In December 2021, Cuba became the latest country to sign up. Will the Latin American nation come to regret this decision?
Not only is the CCP planning to reshape Cuba’s infrastructural landscape, it's planning to reshape the minds of the masses. What have culture, education, and communications got to do with the BRI—an initiative ostensibly designed to promote the construction of bridges, buildings, and roads?
Controlling the Cuban PeopleOn July 11 of last year, anti-government protests took place in towns and cities throughout Cuba. The protests—which were fueled by a lack of access to basic provisions (including food and healthcare)—turned violent, leaving several people injured. At least 140 Cubans were detained or were disappeared.
Protesters used social media to highlight the brutality of the Cuban regime and the manner in which people were being beaten and bullied. Some protesters called on the U.S. government to intervene.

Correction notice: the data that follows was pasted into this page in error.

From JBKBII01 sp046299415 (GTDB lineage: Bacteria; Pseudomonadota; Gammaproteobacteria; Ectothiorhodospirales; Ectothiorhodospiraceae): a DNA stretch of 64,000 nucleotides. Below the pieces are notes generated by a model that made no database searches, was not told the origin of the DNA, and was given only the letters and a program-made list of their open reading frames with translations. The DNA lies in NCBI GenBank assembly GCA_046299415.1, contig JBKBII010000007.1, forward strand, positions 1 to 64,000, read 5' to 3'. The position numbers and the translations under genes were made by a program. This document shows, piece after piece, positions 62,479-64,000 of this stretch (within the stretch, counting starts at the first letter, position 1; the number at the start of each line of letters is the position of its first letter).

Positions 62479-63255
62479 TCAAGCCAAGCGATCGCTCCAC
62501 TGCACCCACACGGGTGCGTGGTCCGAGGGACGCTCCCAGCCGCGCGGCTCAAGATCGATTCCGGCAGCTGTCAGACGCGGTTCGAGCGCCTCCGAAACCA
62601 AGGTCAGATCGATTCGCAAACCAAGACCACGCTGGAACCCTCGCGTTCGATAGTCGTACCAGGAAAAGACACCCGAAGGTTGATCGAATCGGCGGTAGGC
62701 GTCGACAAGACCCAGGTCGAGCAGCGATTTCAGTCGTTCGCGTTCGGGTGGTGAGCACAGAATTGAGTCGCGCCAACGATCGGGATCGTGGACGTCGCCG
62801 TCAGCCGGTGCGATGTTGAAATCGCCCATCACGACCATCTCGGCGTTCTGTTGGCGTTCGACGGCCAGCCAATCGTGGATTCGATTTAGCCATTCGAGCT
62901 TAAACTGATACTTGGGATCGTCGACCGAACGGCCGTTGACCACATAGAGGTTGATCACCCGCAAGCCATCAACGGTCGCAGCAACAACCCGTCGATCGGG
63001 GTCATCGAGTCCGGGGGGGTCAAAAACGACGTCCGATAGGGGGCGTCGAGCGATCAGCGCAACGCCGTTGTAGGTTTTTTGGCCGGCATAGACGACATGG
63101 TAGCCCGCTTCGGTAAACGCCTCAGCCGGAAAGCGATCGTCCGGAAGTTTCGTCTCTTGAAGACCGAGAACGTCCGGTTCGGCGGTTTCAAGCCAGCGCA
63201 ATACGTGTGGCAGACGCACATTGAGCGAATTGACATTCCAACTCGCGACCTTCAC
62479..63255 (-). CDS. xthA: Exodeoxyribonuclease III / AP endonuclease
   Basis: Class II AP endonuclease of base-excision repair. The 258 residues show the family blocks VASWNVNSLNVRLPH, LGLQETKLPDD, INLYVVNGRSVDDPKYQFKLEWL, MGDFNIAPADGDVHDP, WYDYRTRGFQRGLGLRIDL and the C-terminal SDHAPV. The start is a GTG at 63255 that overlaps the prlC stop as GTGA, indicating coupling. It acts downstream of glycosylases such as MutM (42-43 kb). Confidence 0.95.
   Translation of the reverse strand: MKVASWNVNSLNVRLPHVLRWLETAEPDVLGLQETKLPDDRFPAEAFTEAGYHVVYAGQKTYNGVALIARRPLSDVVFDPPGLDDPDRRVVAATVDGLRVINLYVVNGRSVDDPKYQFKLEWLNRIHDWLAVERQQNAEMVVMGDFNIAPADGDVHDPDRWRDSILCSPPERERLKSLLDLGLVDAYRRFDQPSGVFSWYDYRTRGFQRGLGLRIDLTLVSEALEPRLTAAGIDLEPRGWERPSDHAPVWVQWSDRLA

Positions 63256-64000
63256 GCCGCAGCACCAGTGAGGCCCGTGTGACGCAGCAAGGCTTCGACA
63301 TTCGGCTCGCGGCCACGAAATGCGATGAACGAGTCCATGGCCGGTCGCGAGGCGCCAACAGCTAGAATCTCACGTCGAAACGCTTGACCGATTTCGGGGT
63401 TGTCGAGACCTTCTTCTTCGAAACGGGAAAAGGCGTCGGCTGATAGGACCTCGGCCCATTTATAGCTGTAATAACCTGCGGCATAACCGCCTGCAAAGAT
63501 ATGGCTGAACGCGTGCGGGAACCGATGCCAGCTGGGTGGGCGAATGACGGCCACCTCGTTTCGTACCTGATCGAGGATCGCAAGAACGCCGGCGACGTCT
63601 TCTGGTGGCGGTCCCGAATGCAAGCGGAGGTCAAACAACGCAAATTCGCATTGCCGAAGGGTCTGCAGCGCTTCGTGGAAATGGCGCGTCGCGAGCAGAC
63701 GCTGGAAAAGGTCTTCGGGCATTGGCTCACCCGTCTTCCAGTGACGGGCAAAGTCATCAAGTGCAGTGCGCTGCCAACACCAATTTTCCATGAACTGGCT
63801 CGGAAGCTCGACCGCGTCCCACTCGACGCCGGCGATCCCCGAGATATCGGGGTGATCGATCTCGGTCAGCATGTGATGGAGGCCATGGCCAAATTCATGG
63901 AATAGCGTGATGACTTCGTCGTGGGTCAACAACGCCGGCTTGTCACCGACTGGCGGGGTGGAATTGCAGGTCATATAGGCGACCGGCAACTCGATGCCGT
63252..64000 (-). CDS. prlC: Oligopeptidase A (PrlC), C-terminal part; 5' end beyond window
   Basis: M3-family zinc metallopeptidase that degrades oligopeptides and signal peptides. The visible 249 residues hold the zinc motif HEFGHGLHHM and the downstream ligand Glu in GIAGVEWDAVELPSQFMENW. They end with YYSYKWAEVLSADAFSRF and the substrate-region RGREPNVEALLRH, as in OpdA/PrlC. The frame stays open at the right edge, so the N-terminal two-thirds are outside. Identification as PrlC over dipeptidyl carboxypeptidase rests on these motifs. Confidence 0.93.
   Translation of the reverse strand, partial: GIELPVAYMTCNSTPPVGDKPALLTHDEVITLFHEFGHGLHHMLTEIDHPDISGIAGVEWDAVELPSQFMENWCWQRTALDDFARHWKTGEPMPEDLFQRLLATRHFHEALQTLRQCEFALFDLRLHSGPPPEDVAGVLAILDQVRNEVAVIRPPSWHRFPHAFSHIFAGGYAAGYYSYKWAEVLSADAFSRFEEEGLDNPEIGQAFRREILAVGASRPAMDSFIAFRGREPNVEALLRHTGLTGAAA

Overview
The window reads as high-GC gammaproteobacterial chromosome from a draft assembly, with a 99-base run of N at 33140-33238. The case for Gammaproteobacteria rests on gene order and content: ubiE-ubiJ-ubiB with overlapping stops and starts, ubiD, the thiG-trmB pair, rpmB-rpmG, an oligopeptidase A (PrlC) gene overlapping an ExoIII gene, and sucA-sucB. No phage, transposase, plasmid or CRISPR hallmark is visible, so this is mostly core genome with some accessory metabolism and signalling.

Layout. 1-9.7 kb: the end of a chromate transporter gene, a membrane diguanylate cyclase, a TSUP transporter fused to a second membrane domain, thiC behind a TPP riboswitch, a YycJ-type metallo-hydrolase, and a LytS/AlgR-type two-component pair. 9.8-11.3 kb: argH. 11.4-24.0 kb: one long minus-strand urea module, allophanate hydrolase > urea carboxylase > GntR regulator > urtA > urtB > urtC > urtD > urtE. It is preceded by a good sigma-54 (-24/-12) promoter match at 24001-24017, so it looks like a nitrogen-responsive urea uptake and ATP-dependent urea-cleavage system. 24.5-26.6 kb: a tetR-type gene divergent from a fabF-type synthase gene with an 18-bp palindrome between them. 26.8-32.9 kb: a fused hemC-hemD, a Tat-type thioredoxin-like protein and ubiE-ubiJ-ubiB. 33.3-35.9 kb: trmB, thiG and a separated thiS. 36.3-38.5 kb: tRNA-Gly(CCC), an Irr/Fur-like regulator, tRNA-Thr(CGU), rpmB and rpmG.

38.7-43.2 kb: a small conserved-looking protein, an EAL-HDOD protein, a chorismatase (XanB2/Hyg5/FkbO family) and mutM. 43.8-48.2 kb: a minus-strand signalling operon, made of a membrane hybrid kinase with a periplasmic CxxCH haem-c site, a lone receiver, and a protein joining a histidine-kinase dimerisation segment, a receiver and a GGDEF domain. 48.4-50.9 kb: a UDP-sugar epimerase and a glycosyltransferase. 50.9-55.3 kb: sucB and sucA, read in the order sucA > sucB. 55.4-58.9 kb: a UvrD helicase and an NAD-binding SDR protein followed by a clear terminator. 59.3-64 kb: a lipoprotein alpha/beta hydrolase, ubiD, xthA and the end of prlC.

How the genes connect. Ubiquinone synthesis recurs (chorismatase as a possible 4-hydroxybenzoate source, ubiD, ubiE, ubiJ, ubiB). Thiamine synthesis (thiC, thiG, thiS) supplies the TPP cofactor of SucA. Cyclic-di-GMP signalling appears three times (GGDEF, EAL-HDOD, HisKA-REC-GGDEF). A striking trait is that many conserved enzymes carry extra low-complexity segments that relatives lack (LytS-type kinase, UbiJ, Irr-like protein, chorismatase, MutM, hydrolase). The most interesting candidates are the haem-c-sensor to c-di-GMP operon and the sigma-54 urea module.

Rubio’s final point—concerning China’s ability to manipulate the internet in Cuba—is a particularly interesting one, not to mention a particularly worrying one.
Soon after Rubio posted his comments on Twitter, internet outages occurred across Cuba, preventing innocent people from sharing further evidence of government-backed violence.
In December 2020, the Institute for War & Peace Reporting released a rather telling report. According to the authors, in Cuba, “only one company, the state-owned Etecsa, provides internet access. According to its own corporate magazine, Etecsa’s primary technology providers are three Chinese companies: Huawei, TP-Link, and ZTE.”
Three years before this particular report, the Open Observatory of Network Interference (OONI), a global community dedicated to combating internet censorship, “found traces of Chinese codes in both the surface and the interfaces used for access portals for wifi connections.”
It’s important to stress that Qurium is an expert in digital forensics, meaning that its analysis—and warnings—are accurate.
It is abundantly clear that China’s involvement in Cuba goes far beyond the construction of various buildings and roads. CCP-backed businesses play an integral role in limiting what the Cuban people see and when they see it. For years, Beijing played a major role in silencing voices throughout the volatile nation. Now, the latest BRI agreement may very well prove to be the final nail in the Cuban coffin.
Will the Latin American nation regret signing a deal with the devil? It depends on who you ask. The tyrants in power will say no; everyday citizens, however, will say yes.